Robber Flies

robber flies.
Image credit Alen thien via Shutterstock.

These flies are predators of other insects, including wasps, bees, and spiders. They are known for their sharp eyesight and high-speed flight, which allows them to catch prey in mid-air.

Water Scorpions

Water scorpion.
Image credit aleksandr4300 via Shutterstock.

These insects are predators of small aquatic animals, including mosquito larvae and diving beetles. They use their strong, modified forelegs to capture prey.

Praying Mantis

praying mantis.
Image credit TBarb via Shutterstock.

Praying mantis are known for their voracious appetite and can feed on a wide variety of insects, including spiders, lizards, small snakes, and even birds. They are skilled flyers and can ambush their prey using their long, modified forelegs.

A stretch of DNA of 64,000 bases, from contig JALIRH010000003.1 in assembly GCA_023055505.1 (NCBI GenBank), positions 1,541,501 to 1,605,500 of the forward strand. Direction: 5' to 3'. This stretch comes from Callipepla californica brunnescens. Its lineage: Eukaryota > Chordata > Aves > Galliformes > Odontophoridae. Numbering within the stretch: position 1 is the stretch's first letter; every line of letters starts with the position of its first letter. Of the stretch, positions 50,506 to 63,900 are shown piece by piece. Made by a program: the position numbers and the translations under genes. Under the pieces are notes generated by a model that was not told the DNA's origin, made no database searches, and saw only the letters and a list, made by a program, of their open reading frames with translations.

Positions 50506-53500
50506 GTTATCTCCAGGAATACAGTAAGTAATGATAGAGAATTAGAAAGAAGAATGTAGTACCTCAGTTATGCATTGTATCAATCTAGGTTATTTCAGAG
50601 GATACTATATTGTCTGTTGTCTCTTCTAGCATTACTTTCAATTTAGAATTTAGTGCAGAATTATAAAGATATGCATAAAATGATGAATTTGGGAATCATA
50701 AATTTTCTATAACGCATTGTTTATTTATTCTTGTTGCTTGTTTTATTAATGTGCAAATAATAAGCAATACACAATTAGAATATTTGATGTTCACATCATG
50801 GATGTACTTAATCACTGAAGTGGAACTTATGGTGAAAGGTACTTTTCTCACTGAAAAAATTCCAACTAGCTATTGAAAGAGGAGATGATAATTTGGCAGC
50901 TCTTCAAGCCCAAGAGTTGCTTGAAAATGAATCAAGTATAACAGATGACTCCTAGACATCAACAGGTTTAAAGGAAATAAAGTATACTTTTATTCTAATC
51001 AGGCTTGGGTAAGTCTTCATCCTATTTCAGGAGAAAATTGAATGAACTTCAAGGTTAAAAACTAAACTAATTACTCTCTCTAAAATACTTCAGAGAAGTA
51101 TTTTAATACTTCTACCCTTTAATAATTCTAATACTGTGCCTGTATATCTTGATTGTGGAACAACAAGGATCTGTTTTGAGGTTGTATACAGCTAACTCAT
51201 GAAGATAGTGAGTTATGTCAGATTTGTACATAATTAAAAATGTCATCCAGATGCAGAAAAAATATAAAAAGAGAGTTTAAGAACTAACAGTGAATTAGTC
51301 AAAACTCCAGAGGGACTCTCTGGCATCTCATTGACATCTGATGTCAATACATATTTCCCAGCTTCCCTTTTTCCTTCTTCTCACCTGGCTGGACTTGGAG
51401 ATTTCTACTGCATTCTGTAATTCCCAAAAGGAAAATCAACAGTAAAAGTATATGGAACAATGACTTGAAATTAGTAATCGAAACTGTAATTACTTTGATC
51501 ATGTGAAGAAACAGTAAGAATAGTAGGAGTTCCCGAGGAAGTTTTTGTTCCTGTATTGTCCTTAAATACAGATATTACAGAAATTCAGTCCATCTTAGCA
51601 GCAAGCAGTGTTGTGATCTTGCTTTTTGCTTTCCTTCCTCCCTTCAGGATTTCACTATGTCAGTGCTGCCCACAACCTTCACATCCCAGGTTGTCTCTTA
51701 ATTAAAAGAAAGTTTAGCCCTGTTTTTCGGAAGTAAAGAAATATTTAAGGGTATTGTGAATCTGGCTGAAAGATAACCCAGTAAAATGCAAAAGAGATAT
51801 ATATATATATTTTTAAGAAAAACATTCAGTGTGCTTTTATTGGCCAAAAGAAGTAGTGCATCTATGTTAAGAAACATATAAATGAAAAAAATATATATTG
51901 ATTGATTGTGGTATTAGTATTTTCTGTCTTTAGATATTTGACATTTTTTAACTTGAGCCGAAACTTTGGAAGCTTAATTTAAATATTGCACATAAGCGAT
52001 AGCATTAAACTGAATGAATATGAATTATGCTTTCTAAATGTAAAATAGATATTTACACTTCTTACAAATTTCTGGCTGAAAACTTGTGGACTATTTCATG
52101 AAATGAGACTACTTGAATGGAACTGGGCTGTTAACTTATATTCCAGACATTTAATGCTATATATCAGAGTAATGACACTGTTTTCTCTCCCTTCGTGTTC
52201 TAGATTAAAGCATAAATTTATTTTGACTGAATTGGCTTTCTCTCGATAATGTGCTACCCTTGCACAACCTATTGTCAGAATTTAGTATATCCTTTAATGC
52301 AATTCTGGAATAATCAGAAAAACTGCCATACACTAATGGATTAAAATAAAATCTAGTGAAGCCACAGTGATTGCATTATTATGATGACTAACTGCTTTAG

Antlion Larvae

antlion larvae.
Image credit Karelian via Shutterstock.

Antlion larvae are predators of ants and other small insects. They dig funnel-shaped pits in sandy areas and use their jaws to capture and suck the body fluids of their prey.

Assassin Bugs

assassin bugs.
Image credit RAMLAN BIN ABDUL JALIL via Shutterstock.

Assassin bugs are predators of various insects, including spiders, ants, and beetles. They use their needle-like mouthparts to inject lethal saliva into their prey, which then liquifies the prey’s innards.

Ladybugs

Ladybug.
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Lady beetles, also known as lady beetles, are predators of aphids, caterpillars, moth eggs, scales, mites, and other small insects. They are voracious eaters and can consume up to 5,000 aphids in their lifetime.

Ground Beetles

Ground beetle.